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Being Open To New Experiences: Not Everything Is A Lima Bean

I always tell my son not to pass judgment on anything before he’s tried it out. Whether it’s lima beans or cricket, he isn’t...

I always tell my son not to pass judgment on anything before he’s tried it out. Whether it’s lima beans or cricket, he isn’t allowed to say that he doesn’t like something until he’s given it a fair shake.

Lately I’ve been telling myself this as well.

You may recall that a few months back, my son started a new school. And while I was very excited for *him* to make new friends…take new classes…heck, even to don that new pink (!) tie,I decided ex-ante that *I* didn’t need any new friends. Sure, I planned to attend all the parents’ evenings and concerts and do playdates and what have you, but for me it would all be strictly business. (Or possibly good blog material. Because, let’s be honest, it always is.) I just…Didn’t. Need. New. Friends. Damn it!

I’m not exactly sure where this militant anti-social attitude came from. After all, I’m an extrovert. I love meeting new people and will happily chat up just about anyone in just about any situation. My husband’s the same way. But somehow, when faced with a new social environment that was somewhat different from the one I’d been hanging (comfortably) in, I got all defensive…and judgmental…and uptight.

And then a funny thing happened on the way to becoming a wallflower. I went to a holiday party – and had a really good time.

Sure, as I wandered in and was blinded by all the glittery cocktail dresses, I realized that I was woefully under-dressed and should have consulted LPC about what to wear before I left. And I’m fairly certain that I was the only woman drinking beer.

But I had at least three or four conversations that I really enjoyed, including one with a Jewish guy – married to a fellow Shiksa. We jointly bemoaned how hard it is to find a synagogue in London that is truly open to “patrilineal” Jews – i.e., kids where only the father is Jewish and who thus don’t technically “count” as Jews. (FYI: Lately I’ve been eyeing the Gay and Lesbian synagogue here, despite being neither gay, nor lesbian, nor Jewish. But I’ll leave that for another blog post, speaking of material…)

Then I went to a birthday party over the weekend and had this same experience all over again. This time, I ended up talking to a couple with a child at the school for about 45 minutes. The husband was English but had grown up in the States. He and I bonded over how Americans take it for granted that you get involved in your children’s school, whether coaching (as he does) or raising money (as I do), whereas for the Brits that’s still largely anathema. The wife was Indian and she and I bonded over what it’s like to be a foreigner at a predominantly English school.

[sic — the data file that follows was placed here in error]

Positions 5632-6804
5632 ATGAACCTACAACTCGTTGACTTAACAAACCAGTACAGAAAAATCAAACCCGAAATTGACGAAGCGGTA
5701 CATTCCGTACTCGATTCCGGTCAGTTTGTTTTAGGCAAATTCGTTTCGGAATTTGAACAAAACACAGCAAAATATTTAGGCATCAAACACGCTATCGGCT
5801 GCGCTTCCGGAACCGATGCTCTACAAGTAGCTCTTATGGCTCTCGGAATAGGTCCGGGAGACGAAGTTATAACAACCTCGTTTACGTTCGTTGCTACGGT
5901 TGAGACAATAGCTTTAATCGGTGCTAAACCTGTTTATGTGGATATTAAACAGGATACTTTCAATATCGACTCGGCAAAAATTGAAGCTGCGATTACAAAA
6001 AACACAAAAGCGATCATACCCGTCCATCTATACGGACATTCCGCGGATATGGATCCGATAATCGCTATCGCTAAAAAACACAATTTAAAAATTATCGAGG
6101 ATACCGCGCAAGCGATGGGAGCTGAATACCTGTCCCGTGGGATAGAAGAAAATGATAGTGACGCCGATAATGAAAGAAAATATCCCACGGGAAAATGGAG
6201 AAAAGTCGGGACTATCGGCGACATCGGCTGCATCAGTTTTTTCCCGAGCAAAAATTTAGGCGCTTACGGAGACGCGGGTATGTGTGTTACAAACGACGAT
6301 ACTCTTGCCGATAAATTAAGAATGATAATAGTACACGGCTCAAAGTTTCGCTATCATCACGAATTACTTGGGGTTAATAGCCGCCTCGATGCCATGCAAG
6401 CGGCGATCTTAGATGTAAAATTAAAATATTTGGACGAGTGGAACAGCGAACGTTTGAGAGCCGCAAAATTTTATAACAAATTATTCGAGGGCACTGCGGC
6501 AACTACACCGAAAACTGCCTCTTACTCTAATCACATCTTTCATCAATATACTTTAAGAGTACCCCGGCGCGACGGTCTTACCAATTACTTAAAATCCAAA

The moral of the story, I suppose, is that even as adults, we need to be open to new experiences and “give them a go” as we say on this side of the pond. Not everything is a lima bean. New experiences can be fun. New people can be stimulating. And most importantly, as a friend of mine put it so succinctly: “Not everyone is an *&%hole.”

Hard to argue with that.

Image: Doc Marten Lima Beans by luluisforlovers via Flickr under a Creative Commons License.

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  1. Kristen December 1, 2009 at 2:41 am #

    Thanks, Delia, from one Shiksa to another. I enjoyed your post – especially your perspective on putting oneself out there to meet new people, even as an adult. I recently wrote about the experience of creating a “home” and found that opening myself up to new friendships was a cornerstone of that process.

  2. daryl boylan December 1, 2009 at 9:18 pm #

    Inspired in part by your blog, I decided to attend a (yes) holiday party for & by my new neighbors. Never let it be said your seeds fell on barren ground! (New Testament reference, in case you didn’t remember, which you undoubtedly did.)

  3. class factotum December 2, 2009 at 8:53 pm #

    A friend and her husband moved from Austin to France for his job for three years. She was thrilled to discover that she was not expected to volunteer at the kids’ school or raise money or go to PTA meetings. All she had to do was drop them off in the morning and pick them up in the afternoon.

    She was quite disappointed when his assignment was cut short after a year because of an acquisition and they had to return to the States. She has lost all of her free time.

  4. delialloyd December 2, 2009 at 9:44 pm #

    Yeah, I hear you. I think wherever I go next (or even if I stay) the PTA will need to play a smaller role…I have loved it but it saps your energy after awhile!

  5. LPC December 4, 2009 at 6:14 am #

    Aw, Delia, any time. Sounds like your self trumped any underdressing though:).

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